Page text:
Archive | October, 2013

A Unique Approach to Paint (and Pumpkins)

In honor of all things autumnal: here is one of my favorite works at one of my favorite museums, the Nelson-Atkins Museum of Art here in Kansas City.  The painting is called Figure 2–A Field of Pumpkins Grown for Seed: Translation #11 by a San Francisco artist known simply as Jess. Jess has in common […]

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Practice Compassion

A Lawrence, KS designer named Elizabeth Post has created a series of colorful posters to raise awareness about girl trafficking in Nepal and to raise funds for the American Himalayan Foundation’s STOP GIRL TRAFFICKING Project.  I love this idea.  How can you use art for advocacy? See more of Elizabeth Post’s work: http://www.behance.net/gallery/Advocacy-Posters-STOP-GIRL-TRAFFICKING/11429169

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The Overland Park Arboretum Controversy: Breast Intentions

While we’re on the topic of public art controversies in Kansas City, it is worth mentioning that the American Family Association of Kansas & Missouri is pushing for a repeat of last year’s Grand Jury investigation of Yu Chang’s sculpture Accept or Reject at the Overland Park Arboretum—a process that spent $35,000 of taxpayer money […]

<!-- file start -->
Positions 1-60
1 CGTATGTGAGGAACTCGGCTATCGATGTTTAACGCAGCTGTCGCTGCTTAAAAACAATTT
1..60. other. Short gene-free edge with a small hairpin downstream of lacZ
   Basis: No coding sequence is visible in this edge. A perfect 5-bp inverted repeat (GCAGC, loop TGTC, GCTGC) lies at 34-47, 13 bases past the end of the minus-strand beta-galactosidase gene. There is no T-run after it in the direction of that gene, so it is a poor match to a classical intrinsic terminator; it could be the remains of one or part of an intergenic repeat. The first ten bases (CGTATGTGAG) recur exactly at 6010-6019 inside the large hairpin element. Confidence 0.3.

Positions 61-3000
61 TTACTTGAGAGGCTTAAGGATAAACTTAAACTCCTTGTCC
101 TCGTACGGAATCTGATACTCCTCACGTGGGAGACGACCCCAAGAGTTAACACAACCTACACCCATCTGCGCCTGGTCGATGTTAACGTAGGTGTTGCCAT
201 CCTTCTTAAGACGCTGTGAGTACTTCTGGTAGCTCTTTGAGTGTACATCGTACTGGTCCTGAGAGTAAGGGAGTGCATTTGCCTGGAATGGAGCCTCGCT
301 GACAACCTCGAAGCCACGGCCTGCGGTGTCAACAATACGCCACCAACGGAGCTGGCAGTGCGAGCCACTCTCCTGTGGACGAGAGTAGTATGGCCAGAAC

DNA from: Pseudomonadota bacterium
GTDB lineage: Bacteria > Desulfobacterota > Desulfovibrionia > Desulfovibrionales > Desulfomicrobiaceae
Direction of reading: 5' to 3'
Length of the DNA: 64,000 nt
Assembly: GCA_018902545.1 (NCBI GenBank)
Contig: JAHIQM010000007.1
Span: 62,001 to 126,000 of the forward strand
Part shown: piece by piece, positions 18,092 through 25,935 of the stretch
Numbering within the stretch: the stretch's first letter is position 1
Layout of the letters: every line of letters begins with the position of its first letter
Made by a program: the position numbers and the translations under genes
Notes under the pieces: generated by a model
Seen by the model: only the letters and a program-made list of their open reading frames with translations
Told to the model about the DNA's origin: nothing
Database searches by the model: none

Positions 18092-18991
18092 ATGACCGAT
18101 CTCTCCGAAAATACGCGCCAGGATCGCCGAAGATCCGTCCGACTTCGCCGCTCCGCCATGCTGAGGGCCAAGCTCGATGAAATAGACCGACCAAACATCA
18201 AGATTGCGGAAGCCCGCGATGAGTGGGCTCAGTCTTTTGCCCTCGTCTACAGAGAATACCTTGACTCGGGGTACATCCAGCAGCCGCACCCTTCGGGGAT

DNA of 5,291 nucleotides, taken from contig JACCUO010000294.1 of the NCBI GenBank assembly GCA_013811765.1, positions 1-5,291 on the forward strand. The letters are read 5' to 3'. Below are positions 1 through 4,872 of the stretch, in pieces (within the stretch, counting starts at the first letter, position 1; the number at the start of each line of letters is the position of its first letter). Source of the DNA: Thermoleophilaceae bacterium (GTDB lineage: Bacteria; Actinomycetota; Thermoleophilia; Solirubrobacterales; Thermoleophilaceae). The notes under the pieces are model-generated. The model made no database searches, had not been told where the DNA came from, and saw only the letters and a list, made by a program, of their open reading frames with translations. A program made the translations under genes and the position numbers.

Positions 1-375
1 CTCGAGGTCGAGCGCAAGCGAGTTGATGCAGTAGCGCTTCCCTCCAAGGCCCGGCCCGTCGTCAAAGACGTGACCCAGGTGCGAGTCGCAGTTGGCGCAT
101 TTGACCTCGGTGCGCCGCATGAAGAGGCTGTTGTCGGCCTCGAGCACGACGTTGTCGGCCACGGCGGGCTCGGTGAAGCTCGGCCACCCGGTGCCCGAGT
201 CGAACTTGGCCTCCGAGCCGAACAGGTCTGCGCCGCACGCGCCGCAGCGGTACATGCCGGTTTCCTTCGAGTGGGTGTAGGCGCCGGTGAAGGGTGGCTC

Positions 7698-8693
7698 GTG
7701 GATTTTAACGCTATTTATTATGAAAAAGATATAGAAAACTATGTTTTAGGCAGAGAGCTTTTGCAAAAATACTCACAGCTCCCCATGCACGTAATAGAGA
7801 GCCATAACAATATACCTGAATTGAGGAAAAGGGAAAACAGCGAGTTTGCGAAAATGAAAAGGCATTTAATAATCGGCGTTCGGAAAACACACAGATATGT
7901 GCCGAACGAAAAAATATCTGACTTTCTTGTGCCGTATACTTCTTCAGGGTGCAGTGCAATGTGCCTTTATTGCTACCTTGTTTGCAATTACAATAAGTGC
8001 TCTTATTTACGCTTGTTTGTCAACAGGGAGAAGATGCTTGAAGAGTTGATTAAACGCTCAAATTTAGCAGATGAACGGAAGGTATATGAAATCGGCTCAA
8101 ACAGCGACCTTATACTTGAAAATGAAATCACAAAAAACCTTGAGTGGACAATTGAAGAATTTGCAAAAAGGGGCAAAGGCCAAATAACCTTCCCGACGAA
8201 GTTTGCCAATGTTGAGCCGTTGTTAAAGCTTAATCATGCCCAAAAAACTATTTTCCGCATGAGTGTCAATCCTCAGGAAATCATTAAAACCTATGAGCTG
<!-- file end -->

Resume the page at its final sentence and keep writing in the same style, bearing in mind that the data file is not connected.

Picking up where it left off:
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The Scout Controversy

An artist’s billboard in downtown Kansas City has been removed after creating controversy.  A. Bitterman‘s The Scout depicted a gunman taking aim at an iconic local statue of a Sioux Indian on horseback.  Coordinator Moses Brings Plenty of the Kansas City Indian Center launched accusations of racism.  Others claimed that the image did not present […]

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Banksy’s Better Out Than In: No Need for a Museum

Yesterday, Banksy, notorious street artist and director of Exit Through the Gift Shop, launched a month-long artist-in-residency on the streets of New York.  Better Out Than In, chronicled on the artist’s web site, already includes two works of art that raise questions about how the role of art is related to its environment. The first […]

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Allegory of Bad Government

In the wake of today’s crazy government shutdown, I heard a guy on the radio saying that American politics were looking more like Italian politics.  Naturally (for me), that got me to thinking about Ambrogio Lorenzetti’s amazing 14th-century frescoes depicting allegories of good and bad government in the town hall of Siena.  On one wall […]

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